Impressions of India

I know it has been a little over a week since I got back from India, but it did take me about this long to get non-jet-lagged and find enough time to actually think back and post a bit about my experiences. I left here with my son and flew into Mumbai via Amsterdam (Ravi's dire predictions about NWA not-withstanding). I had landed in Mumbai on the 29th of October in the night and the first thing I noticeā€¦ is the stifling heat! By the time I got my bags claimed, you might have mistaken me for someone who stepped out of the shower without wiping the water off, I was so dripping with sweat form every pore of my body. It was an experience I had to get used to after a long time (I had last been in India March 99, so it was quite a bit). Of course, the fun was only beginning.

First thing I did when I got settled in was to call Yaz - turned out he was happily enjoying dinner with Amit and Gaurav and others muching away delicious meat with no thoughts of trying to call a hungry freind over (sniff!). I had known Yaz for over three years now, but this was the first time I had ever heard him talk and it was a pretty strange feeling to finally put a voice to the person (I had already seen his Free sex chat pictures, I had an idea what he looked like).

Yaz being who he is, asked me to call Ravi - the shy, withdrawn person that he was sold to me as (I know, I actually fell for it). I am happy to certify to the world that Ravi is not shy! There! He is in fact a lot of fun to talk to and of the 15-20 minutes we probably talked that night, we spent about 10-minutes just laughing at each others' PJs and convered such important topics as getting Ravi his own page at the Wikipedia (he didn't sound the way I imagined him to sound either). We had all made plans to meet up for a little breakfast before my 11:00 AM flight to Vizag.

Amit was the first person to show up the next morning and kept me company till Yaz and Ravi showed up. Gaurav was also able to join us a little bit later (we were too happy a celebrity such as him actually sat there and ate with us to give him a hard time about coming in late :p). It was a great way to start my trip off really, since the meet could not have gone any better. It was a meeting of old friends, we had so much shared history - we had so much to talk about, the cartel quiz by MadMan, Ravi's SARS jokes (joke being just a loose description here) and tons of other things we had been through together as bloggers. Before I knew it, I was anointed Godmother of the "cartel" and my son was drafted into it. I was actually quite sad when it was time to leave, but I had a wedding to attend to in Vizag and my sister would have buried me alive if I missed it. More on that coming a bit later.

Sense or nonsense?

Here is the touching story of a woman who when pregnant, went off with two drunk strangers to have no-string-attached sex and feels terrible that one of them tried to have sex with her without putting a condom on. Any person who has tried to respond in comments about how risky it is to go off with drunk strangers has been rebuffed with "victim-blamer!" inspite of almost all of them bending over backwards to make sure that they say they are NOT in fact blaming the victim, but are trying to tell her how she can better handle certain situations. Implied in most of the righteously offended's outrageous comments is that since you are asking a woman who is most likely to be a victim to be a little more careful, you are being all mean and oppressive to the matriarchy. The way I see it, if someone wants to rape, you can ask him to pretty please not to do it, but [s]he is going to do it anyways. It is not going to stop anything - till we live in a utopia where all men and women refuse to have non-consensual sex, what is wrong with asking a woman to be a little more careful?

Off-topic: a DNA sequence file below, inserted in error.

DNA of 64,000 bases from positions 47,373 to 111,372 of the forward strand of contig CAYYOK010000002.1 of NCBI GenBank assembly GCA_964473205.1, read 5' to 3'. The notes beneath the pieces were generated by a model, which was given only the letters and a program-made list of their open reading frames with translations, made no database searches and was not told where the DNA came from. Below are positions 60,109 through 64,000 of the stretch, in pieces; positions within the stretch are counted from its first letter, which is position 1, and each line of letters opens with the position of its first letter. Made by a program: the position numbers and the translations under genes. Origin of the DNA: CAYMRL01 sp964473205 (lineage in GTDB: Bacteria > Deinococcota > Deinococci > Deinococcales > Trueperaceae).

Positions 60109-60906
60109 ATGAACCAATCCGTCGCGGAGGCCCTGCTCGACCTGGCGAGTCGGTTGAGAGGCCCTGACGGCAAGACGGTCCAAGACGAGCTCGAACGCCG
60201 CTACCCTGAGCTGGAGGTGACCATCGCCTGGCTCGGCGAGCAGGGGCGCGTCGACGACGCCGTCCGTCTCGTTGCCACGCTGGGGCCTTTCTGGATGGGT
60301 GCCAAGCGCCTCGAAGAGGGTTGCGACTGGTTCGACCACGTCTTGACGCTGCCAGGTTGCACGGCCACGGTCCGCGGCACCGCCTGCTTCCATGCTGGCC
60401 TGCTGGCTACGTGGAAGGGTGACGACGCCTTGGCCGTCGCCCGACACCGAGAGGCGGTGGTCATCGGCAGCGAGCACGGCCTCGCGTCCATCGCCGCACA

Compare and contrast this hideously self-indulgent thought process to actual situations people live in where they could be gang-raped for being of the wrong caste, paraded naked because of stupid rumors and sexually harrassed to suicide in many cases in the name of eve-teasing. These are women who face real problems where the victim has absolutely no blame and is being victimized for the simple fact of being who she is. I find it very hard to sympathize with someone who knowingly puts herself in a stupid (yes, I said it - it was a stupid thing to do) situation when there are other real victims to be empathized with. File this under one more reason why I feel sick of a lot of Western-style feminism.

Just to add a little bit more to the topic, I am not saying I never put myself at risk. I have been incredibly naive and stupid at a younger age and did some extremely silly things just so I can gain acceptance of someone or to even just keep someone with me. That doesn't mean I look back and say it was all my fault - I don't blame myself for the stupid things while at the same time have gained enough from those experiences that I am not going to repeat that stupidity again.

Crash (2005) - Movie Review

Wow! I really don't know how to describe this movie. I could say it is a study of race relations, racial tensions and emotions in America, but that would make the movie sounds too artsy and stodgy - something which this movie is completely not. (Now, "Birth" is another issue and might be the topic of another review). Crash in a nutshell is the story of a complete day in the lives of a lot of people living in LA, how their lives intersect through the day and in my husband's words, "set off a chain reaction" that ultimately ends in the death of a black man.

The movie has pretty much every racial stereotype you can think of - Hispanic housekeeper, thuggish black people, racist white people, Chinese people who say "blake" for "brake" and illegal immigrants. There are Persian shopkeepers who think all Hispanics are out to cheat them - there are black guys who think the Whitey's keeping them down - there are white people who think all black people are out to rob them. What keeps the movie from becoming a parody or a preachy lecture is the heart that the movie manages to find in it's Jasmin live characters - the characters are all shades of gray - none really evil (well, maybe a couple who frame an innicent white cop so they can get the black vote).